Well, I think if there is a bottom lineto leadership these days, it'sit runs through the thread of everything.

And the leader is the linchpin.

If you if you got to figure out how to hittransformation, if you got to figure outwhere you're going with technology,if you got to figure out anythingabout your organization, my challenge toeverybody is go back and reviewand redefine leadership development,because at every point inthe organization these days,it doesn't matter where you go.

I hear the challenge from leadersat every level.

We just don't have enough leaders.

They don't know how to do these things.

They aren't opento these types of suggestions.

They aren't this, thatand the other thing.

And it's because we're working with withcareer development systemsand performance management systemsand leadership developmentthat are all siloed in their own waysinstead of integrated.

And we have to start to develop leaderswho can ask the technology questionsthat we couldn't answer before.

We don't have technology leaders.

We don't have any kind of leaderthat has grown upso much in an information worldthat we're challenge with nowand learning those thingsand teaching peoplethose things about data analytics andthe use of AI and all of the other pieces.

It's not just technology, right?

Those things are essentialto how well our companieswill perform, how our securitywill perform going forward.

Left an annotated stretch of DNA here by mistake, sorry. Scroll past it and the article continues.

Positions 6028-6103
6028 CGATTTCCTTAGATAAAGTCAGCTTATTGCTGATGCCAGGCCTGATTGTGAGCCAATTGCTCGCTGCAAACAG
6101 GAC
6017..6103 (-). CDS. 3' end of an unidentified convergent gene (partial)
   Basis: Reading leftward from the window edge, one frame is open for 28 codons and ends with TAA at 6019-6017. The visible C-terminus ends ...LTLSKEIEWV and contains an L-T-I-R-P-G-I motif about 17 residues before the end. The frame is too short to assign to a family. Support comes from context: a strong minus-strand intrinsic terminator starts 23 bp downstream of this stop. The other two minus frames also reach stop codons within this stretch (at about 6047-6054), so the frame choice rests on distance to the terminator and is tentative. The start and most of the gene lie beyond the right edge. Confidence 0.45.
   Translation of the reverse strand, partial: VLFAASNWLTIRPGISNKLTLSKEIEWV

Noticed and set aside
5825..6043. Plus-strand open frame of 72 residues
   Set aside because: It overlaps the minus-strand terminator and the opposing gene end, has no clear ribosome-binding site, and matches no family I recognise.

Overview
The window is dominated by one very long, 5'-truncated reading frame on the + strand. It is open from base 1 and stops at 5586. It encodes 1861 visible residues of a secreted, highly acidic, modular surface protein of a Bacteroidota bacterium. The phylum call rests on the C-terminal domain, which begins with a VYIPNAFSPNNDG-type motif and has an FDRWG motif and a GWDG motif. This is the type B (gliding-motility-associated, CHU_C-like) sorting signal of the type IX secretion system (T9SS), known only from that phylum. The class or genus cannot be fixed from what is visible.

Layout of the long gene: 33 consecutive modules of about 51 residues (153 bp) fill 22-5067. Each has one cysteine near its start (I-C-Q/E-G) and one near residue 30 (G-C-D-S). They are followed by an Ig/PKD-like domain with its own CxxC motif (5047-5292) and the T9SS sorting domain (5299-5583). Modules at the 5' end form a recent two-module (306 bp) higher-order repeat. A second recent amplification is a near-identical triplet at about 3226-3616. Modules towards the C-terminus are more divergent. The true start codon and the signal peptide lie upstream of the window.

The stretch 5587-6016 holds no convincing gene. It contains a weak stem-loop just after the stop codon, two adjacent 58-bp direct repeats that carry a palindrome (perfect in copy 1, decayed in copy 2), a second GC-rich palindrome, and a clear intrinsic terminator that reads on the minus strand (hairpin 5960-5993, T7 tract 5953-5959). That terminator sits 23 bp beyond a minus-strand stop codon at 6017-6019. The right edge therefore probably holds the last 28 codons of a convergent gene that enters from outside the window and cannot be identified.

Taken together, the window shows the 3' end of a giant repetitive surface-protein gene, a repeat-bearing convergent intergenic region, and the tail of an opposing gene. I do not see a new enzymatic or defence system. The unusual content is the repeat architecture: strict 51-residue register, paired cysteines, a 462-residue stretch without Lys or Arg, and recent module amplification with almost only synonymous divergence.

And so I would say if there's one lesson

I've learned is that you got to reviewand redefine how you developyour leaders don't just stuffthe new scenarios into the old bagbecause the old bag is gone.

It's not about color in outside the boxanymore because the boxes are long gone.

Yeah. It's not a box anymore, is it?

There's not a box anymore.

There's an ecosystem now and it's a lotbigger and it continues to turn.

It doesn't just sit still like the box.


Thank you so much for having me, Darren.

I really appreciate the opportunity.

I always enjoy talking with, you.

Know, this I like I said before,thanks, Betsy, for coming on.

We most definitely will haveto have you come back again.

And forthose of you that want to hear morefrom Betsy, where you can contact Patsy,she's got a consulting companyout of Michigan.

You can always visit her in Hollandbecause it's wonderful in Holland.

And now Radiusradius ag right.

Radius advisory group.

We're at that radiusag.com.

Right. There you go. Thanks again, Betsy.

Thanks a lot, Darren.